This is an ARC review of Joyce Hocker’s The Trail to Tincup, which releases May 15, 2018
*Special thanks to She Writes Press for allowing us to read and review ahead of publication
Facing the unexpected and shocking deaths of her sister-in-law Dianne, sister and best friend, Janice and both her parents almost back to back, Joyce Hocker found herself falling into a spiraling depression. Dealing with one loss can feel impossible, coping with four deaths from all sides is unconquerable.
Following in the tradition of Joan Didion’s The Year of Magical Thinking and Blue Nights and C.S. Lewis’ A Grief Observed, Hocker writes frankly and truthfully about the grief she experienced. Having grown up in an incredibly tight-knit family, Hocker writes through a string of losses that kept her confined to her bed most days. She writes her way out of the loneliness she suffered upon her husband and of the depth in her friendships. How the only thing that seemed to pull her out of such gloom was her job as a clinical psychologist, and how even that worked only briefly. Hocker records her dealings with depression and the feeling of grief as a never-ending tunnel that she would not be able to escape from.
But the memoir is far from a downer. While the book is ostensibly about anxiety brought about by the loss of loved ones, Hocker occupies much of her time and energy meditating on life. In brief spurts, Hocker recounts her family’s “memory DNA” — the things that make them extraordinary and consequentially bounded by one another. She writes of learning to let go of physical things while explaining that as long as you love someone you never really have to let them go. She writes on uncovering once and for all the importance of a tender life — to celebrate every breath you’re given and every moment you have with those you hold dearest.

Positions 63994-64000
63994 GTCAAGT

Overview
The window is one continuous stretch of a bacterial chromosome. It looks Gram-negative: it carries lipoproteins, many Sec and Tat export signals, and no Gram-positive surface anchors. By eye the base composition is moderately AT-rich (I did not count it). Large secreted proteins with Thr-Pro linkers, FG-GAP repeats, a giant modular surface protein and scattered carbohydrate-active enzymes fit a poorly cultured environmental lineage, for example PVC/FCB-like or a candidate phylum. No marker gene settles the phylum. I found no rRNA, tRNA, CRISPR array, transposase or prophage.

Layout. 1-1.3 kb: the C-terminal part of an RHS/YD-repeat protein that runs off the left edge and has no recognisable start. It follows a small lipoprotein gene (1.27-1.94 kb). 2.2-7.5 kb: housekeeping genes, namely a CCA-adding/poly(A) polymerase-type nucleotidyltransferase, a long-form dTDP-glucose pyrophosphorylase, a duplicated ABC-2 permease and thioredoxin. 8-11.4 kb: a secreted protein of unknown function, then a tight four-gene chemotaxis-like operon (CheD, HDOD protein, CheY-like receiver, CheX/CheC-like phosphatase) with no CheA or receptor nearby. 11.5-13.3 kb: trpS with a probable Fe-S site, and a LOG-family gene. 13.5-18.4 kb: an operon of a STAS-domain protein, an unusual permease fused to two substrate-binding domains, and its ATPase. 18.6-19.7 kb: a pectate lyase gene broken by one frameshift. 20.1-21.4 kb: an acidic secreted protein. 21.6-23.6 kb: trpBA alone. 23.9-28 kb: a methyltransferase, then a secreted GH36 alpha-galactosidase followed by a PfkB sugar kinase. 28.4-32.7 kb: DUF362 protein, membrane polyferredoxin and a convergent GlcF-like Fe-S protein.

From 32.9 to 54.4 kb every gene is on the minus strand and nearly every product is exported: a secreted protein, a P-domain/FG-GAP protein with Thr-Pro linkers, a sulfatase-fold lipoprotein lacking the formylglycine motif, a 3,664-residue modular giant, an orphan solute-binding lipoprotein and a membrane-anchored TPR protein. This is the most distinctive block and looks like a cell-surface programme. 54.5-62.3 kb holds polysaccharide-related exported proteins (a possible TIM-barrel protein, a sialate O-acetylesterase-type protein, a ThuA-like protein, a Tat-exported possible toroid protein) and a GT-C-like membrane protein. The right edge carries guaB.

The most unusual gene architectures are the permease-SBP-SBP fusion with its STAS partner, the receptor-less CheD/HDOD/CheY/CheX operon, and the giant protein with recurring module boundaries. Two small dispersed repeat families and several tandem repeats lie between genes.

The Trail to Tincup is a deeply introspective memoir. While most memoirs are usually misunderstood as superficially simple — the Hockers aren’t unusual or celebrity in any way — what Hocker presents is quite exceptional. The stories she tells of her family — a like-minded sister, Native American sister-in-law, her pastor’s wife mother and civil rights warrior father — are fascinating and feel universal enough. She picks and tells the stories in a way where the reader never feels weighed down with the unwanted history of a stranger’s relatives but rather as if they were lucky enough to get a glimpse into the lives of truly wonderful people — people they would have been fortunate to have known.
The poetic language and integration of her Jungian philosophies (which emphasize the importance of the individual psyche and the personal quest for wholeness) enriches the meditative power of The Trail to Tincup — this is a book best consumed in long stretches. In all, Hocker’s first memoir is a beautiful narrative of death and love and should be required reading for anyone who’s ever dealt with loss.